• The crisis of the world labor movement: the movement faces its greatest historical challenge as industries distributed across countries call for international-scale organizing efforts in the same way that pre-World War 2 industries distributed across provinces called for national-scale organizing efforts. The union movement may or may not meet this challenge: if it does not, or meets it with great difficulty, we can look forward to a future in which the distribution of income is more unequal in industrial countries — but in which the economy may possess greater static efficiency. The Canadian tradition of social democracy is thus likely to come under at least potential threat over the next generation.

The worldwide slowdown in productivity growth that began in the mid-1970s slowed productivity in the industrial core, in Canada as well as in Europe, the United States, and Japan, from an official growth rate of 3 percent a year to about 1 percent per year. It used to take 24 years or so for standards of living in the industrial core of the world economy to double; now it will take some 72 years or more for standards of living to double. Thus perhaps half of the economic growth that the current generation could reasonably have anticipated has vanished.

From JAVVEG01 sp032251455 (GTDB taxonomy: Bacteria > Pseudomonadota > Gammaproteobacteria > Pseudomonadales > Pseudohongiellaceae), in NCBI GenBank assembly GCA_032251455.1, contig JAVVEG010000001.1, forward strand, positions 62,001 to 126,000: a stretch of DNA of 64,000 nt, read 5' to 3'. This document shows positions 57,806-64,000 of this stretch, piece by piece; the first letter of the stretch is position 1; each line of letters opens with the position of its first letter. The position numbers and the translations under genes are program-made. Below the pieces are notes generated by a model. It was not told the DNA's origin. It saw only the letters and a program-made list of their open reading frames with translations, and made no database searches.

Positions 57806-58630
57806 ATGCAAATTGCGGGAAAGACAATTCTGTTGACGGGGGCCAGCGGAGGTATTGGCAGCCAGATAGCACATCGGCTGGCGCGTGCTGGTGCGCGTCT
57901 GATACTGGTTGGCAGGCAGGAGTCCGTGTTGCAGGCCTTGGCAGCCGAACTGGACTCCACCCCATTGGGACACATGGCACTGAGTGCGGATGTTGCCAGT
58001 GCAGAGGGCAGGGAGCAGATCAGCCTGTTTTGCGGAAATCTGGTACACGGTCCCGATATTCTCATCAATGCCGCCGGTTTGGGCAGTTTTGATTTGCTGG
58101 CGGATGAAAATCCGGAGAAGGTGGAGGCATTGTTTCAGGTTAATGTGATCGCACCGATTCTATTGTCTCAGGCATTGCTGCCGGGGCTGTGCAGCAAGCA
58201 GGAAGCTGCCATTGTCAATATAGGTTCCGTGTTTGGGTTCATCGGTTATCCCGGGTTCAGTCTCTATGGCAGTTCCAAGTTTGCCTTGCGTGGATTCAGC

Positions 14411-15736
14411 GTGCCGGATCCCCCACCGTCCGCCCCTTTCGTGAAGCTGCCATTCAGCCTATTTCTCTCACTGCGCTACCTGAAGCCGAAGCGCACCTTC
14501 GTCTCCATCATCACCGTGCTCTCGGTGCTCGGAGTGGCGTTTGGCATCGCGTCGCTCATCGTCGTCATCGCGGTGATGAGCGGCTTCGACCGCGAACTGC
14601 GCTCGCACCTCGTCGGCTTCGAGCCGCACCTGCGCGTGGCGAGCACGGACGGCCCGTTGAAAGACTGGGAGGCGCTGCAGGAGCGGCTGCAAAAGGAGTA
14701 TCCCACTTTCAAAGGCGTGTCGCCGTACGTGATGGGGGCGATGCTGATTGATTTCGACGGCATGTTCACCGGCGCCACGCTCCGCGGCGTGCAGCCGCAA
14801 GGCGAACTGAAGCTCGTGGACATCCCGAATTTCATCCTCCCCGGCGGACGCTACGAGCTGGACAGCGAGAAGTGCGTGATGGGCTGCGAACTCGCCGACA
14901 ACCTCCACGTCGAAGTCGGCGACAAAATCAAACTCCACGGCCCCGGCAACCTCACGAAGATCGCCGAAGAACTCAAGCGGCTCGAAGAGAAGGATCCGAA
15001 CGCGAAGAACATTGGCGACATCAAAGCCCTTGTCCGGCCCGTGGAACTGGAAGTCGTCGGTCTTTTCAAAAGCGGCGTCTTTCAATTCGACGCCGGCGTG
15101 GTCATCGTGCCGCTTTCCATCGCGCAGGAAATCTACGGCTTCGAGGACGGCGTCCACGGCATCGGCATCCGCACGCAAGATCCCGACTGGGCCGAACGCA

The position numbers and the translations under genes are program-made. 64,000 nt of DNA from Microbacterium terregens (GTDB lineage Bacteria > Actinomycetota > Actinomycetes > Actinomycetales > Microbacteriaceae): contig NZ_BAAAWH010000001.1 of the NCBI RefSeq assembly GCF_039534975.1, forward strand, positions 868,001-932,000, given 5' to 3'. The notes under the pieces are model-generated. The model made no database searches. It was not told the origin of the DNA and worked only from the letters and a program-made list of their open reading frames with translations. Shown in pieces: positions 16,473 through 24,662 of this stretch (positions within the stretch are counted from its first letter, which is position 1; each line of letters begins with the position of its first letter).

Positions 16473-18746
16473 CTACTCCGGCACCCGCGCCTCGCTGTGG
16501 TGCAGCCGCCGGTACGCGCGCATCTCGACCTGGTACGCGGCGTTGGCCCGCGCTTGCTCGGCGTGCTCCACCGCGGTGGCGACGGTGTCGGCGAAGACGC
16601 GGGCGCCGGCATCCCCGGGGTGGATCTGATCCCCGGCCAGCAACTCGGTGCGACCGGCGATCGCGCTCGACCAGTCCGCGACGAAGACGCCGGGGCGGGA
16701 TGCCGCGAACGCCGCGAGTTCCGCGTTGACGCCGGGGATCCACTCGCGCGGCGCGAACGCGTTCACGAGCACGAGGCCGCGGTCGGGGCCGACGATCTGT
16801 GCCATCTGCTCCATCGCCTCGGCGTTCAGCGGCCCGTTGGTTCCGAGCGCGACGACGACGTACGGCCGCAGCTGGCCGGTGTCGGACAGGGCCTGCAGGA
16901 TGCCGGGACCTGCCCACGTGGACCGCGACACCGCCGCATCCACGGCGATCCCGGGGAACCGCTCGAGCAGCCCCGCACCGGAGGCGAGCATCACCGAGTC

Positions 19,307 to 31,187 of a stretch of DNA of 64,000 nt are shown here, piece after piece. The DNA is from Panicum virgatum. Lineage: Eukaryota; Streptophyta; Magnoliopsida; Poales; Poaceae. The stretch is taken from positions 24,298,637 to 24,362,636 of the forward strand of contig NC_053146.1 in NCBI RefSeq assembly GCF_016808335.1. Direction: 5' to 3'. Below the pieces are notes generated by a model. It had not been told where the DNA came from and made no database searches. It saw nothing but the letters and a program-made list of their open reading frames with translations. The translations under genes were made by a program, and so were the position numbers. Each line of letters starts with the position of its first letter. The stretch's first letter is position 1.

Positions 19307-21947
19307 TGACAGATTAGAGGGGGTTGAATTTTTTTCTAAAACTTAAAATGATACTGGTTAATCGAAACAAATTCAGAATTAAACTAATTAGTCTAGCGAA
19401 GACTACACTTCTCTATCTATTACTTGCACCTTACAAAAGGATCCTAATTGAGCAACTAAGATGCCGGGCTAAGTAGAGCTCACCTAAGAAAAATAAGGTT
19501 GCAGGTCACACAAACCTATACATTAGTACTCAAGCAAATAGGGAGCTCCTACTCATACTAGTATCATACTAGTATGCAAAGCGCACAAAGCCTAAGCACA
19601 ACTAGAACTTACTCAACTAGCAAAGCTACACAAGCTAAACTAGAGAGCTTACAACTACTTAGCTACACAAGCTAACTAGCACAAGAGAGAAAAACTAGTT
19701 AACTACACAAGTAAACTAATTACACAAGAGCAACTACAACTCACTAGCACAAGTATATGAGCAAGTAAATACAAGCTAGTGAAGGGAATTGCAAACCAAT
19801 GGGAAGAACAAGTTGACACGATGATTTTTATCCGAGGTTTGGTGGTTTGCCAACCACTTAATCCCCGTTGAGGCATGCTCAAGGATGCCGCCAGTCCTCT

The causes of this slowdown in productivity growth are still in dispute. Most likely they consist of a number of small, unrelated independent factors.

Even though each of the likely causes is barely noticeable, taken together they have had major consequences. Following are a few examples:

  • Semi-stagnant incomes generate distrust of all governments. Politics acquires a nastier edge.
  • The age of diminished expectations means the end of the expansion of the social welfare system, and thus the near end of social democracy as a political force.
  • Social democratic promises that assumed the continuation of a 3 percent per year productivity growth can no longer be kept.

The first of these effects makes it much more difficult to find solutions to the oncoming fiscal crisis of the social insurance state. The second may well mean the end of what has been the major political movement in industrial democracies for virtually the entire century. And the last of these requires bold and decisive action by the rudderless and distrusted governments of industrial democracies.